Tools for drilling, screwing and hammering - There may not be many holes that need to be drilled, but an electric drill that has a screwdriver attachment or a simple electric screwdriver can be the most useful tool you'll need. A habitat that is primarily made of wood should be screwed together to make it possible to take apart, in case the habitat needs to be moved or modified. A screwdriver that has the power to drive the screws, rather than drilling holes and then screwing, is the best choice. A selection of various sized drill bits may also be needed. Drilling holes and screwing screws with a regular screwdriver will work fine, but with a large habitat and a lot of screws, this will take a lot of work. Another very useful thing to have when working with screws is some beeswax or soap, that can be applied between the threads of the screws to make them drive much easier. Although a habitat is much more functional and mobile when screwed together, a simple hammer and some nails will get the job done. Another alternative for attaching various parts of the habitat together is nuts and bolts. This will require drilling holes, and you'll need some wrenches.



Tools for other cutting - A very handy tool is a simple utility knife. This tool can be very useful for cutting insulation off of electrical wiring, trimming vinyl flooring or carpet (both of which may be used as substrate), scoring plexiglass, and many other things. A regular razor blade or other sharp knife will also work. A utility knife is the best choice and is very affordable.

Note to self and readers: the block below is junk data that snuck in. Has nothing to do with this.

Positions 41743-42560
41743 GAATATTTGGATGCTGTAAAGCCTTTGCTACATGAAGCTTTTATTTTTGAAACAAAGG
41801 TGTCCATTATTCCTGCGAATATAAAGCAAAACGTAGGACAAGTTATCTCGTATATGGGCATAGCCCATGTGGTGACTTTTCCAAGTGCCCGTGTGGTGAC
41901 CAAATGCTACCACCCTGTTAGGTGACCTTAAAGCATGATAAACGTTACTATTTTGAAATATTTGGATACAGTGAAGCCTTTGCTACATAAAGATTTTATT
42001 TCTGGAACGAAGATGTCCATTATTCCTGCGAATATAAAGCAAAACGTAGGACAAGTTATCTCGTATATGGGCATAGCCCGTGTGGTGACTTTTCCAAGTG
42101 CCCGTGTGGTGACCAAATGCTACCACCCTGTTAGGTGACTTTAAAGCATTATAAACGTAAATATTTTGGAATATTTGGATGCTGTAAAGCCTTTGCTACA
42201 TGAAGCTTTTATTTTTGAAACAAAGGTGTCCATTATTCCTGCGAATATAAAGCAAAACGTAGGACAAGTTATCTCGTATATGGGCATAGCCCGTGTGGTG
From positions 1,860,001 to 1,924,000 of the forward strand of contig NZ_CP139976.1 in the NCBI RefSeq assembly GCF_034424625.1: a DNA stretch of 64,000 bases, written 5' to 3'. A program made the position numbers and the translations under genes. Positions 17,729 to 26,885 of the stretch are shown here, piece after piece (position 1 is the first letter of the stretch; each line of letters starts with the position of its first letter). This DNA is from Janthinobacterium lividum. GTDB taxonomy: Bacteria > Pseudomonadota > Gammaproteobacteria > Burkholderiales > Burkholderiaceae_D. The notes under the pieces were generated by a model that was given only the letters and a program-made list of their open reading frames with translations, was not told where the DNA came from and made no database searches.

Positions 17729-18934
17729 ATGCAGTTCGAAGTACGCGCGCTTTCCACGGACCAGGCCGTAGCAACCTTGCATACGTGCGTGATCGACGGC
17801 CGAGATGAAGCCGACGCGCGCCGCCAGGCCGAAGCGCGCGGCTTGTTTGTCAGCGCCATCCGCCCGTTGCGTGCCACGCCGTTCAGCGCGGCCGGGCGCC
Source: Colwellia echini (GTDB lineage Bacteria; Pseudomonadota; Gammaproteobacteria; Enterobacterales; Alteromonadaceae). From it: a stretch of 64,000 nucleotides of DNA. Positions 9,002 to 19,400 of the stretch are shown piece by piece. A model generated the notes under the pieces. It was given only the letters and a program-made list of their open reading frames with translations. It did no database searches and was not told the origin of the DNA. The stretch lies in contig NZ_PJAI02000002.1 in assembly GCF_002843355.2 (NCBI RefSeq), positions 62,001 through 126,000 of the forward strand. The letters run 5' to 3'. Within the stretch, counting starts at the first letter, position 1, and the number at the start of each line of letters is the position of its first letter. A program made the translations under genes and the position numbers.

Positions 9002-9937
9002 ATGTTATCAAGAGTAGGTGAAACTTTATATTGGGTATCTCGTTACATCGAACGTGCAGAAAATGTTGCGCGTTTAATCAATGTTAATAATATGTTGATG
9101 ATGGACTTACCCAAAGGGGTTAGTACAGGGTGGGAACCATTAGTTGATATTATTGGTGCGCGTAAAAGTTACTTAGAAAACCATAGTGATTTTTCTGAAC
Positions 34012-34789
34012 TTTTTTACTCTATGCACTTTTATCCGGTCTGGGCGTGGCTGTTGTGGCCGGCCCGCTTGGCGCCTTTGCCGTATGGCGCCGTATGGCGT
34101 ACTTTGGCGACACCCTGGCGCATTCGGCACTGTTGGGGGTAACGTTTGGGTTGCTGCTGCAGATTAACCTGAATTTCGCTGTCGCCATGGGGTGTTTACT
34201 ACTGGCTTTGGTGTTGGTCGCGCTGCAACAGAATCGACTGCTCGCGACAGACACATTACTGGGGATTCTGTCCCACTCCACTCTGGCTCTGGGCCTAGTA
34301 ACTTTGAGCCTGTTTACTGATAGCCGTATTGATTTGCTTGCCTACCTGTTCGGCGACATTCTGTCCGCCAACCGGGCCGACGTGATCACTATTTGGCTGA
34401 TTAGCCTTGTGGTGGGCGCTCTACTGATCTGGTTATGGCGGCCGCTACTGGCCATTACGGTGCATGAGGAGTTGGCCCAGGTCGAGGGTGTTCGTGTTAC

Tools for electrical work - If you are planning on wiring the lights, heating devices, switches, dimmers, etc., then you'll need a few simple tools. This includes a wire stripper, a pair of side cutters, and a pair of needle nose pliers. Some other necessary items for wiring are electrical tape and plastic wire connectors. Another very useful item is an inexpensive voltage tester, which can be an extremely valuable tool to have when working with electricity.



Tools needed with wire or hardware cloth cages - If you're planning a cage that includes hardware cloth or wire, you'll need to have a quality wire cutter or set of side cutters. With a large habitat and a lot of hardware cloth, there will be a lot of cutting, and a high quality set of cutters will withstand the wear and tear of making that many cuts. Another very useful tool for cutting hardware cloth is a rotary tool (such as a Dremel tool or a Black & Decker Wizard) with a bit that cuts wire. A rotary tool can also be invaluable for filing any rough or sharp edges off of the hardware cloth. Many people use rotary tools such as these to file iguana claws, so this may be another use for this tool when your habitat is complete. A regular metal file will will work as well.



Tools for sanding, staining and finishing - If you're building a habitat with wood, you may want to stain or paint it, and you'll definitely want to apply some sort of protective finish. If you are painting, staining or finishing the wood, you should thoroughly sand the surface of the wood to make for a more durable, less porous, and more attractive habitat. You can use a belt sander, an orbital sander, or a simple block of wood and several sheets of various grit sandpaper. If you're applying paint, stain or finish, you'll need a variety of paint brushes, rags, and possibly several disposable containers. A tacky cloth can also be used after sanding and prior to finishing or painting. Another very useful tool to have is a caulking gun to apply caulk or sealant.